I was given a cute fridge magnet at Christmastime that came in a really sweet little package. It seemed such a waste to just throw it in with my containers, hoping it would make the 'recyclable' cut (which is very unlikely in North America - seems like Europe has us beat in that respect).

So I hung onto it for a few days, and eventually it dawned on me that the mesh container would be great for holding coffee beans. I'm on the look-out for a strong magnet I can glue to the back - then I can keep it on the fridge door. Each time it swings open, I'll diffuse my kitchen with the smell of a coffee shop.

In the meantime, it's sitting next to my partner's computer. He likes it - I might not get to move it to the fridge!

Yet another example of why you should have a 'craft bin' or box for containers that just might prove to be useful later on! Don't forget the 'reuse' part of the 3 R's!

Use your imagination - don't just throw the container away!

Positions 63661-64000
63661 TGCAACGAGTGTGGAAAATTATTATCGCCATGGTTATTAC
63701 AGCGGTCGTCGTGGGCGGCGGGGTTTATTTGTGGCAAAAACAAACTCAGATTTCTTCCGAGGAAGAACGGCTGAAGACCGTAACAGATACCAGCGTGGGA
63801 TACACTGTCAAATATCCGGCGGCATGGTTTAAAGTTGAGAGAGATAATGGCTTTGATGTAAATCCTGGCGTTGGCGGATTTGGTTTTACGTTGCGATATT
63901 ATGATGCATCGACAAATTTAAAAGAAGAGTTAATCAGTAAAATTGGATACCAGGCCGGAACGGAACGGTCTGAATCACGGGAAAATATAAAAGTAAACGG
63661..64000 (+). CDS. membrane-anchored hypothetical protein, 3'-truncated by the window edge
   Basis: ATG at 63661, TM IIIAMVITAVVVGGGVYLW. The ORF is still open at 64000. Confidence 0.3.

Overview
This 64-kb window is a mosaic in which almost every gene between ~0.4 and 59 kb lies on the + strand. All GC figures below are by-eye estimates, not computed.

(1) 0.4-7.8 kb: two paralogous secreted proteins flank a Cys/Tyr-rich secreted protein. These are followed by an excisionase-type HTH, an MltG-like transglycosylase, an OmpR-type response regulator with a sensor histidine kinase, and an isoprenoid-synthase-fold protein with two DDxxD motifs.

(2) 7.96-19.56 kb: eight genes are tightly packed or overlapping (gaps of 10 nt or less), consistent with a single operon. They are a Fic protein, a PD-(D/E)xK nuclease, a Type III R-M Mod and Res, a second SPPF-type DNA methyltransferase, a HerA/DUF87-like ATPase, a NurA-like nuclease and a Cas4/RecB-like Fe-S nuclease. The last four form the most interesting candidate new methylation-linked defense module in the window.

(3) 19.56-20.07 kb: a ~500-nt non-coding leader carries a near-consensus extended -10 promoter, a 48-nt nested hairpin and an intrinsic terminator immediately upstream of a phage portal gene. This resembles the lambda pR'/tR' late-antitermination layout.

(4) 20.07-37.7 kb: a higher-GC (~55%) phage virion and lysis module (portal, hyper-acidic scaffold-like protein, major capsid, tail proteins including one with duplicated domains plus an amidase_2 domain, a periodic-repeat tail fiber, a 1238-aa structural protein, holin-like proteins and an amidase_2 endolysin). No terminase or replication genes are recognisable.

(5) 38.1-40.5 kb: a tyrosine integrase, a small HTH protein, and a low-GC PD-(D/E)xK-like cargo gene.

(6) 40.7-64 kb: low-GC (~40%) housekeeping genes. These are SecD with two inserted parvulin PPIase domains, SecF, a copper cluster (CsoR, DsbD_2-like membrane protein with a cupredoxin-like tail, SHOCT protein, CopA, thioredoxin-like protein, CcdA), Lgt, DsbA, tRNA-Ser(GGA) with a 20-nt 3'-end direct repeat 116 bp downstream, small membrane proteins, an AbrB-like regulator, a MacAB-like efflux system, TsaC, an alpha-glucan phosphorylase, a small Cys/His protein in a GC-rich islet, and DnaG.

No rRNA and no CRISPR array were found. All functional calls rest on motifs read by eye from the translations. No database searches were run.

Affix a magnet & scent the kitchen when opening the fridge

Pleasant smell #2: Flowers

If you're not plagued by pollen allergies, consider growing fragrant flowers in your home. It's extremely easy to get bulbs like paperwhites (a member of the narcissus family, like daffodils) to flower. All you need is water and a bulb-forcing vase (shaped like an hourglass - the bulb sits on top and the water is below and just touching the bulb and forming roots), or a bowl full of rocks. That's it! Easy, and beautifully fragrant - a good way to bring on spring early in your home.

There are other scented flowering bulbs, too. Martha has more suggestions for you here:
Day 1: last year's Paperwhite bulbs, aquarium rocks from the Thrift Store, and a bowl

Week 1: Doesn't take long!

Week 1.5-2: Already blooming and smelling fantastic!

You don't need to grow flowers from bulbs for a natural floral scent - consider buying regular, inexpensive bouquets of flowers from a local florist. It will really beautify your home, and it'll freshen the air at the same time! Nice smelling choices include tuberose, lilac, freesia, and carnations (cheap and smell wonderfully spicy!).

Dried flowers can also be helpful - try tying together a bunch of lavender and hanging it upside down in a dark (but dry) area. It smells good and you can use the dried lavender again in potpourri or sachets for in your dresser drawers or hanging from hangers in the closet. You can also eat lavender flowers, and lavender-infused salts and honey are delicious. So is lavender with tea (i.e. Lady Grey tea).

Pleasant smell #3: Garlic, Citrus, Spices and Food Smells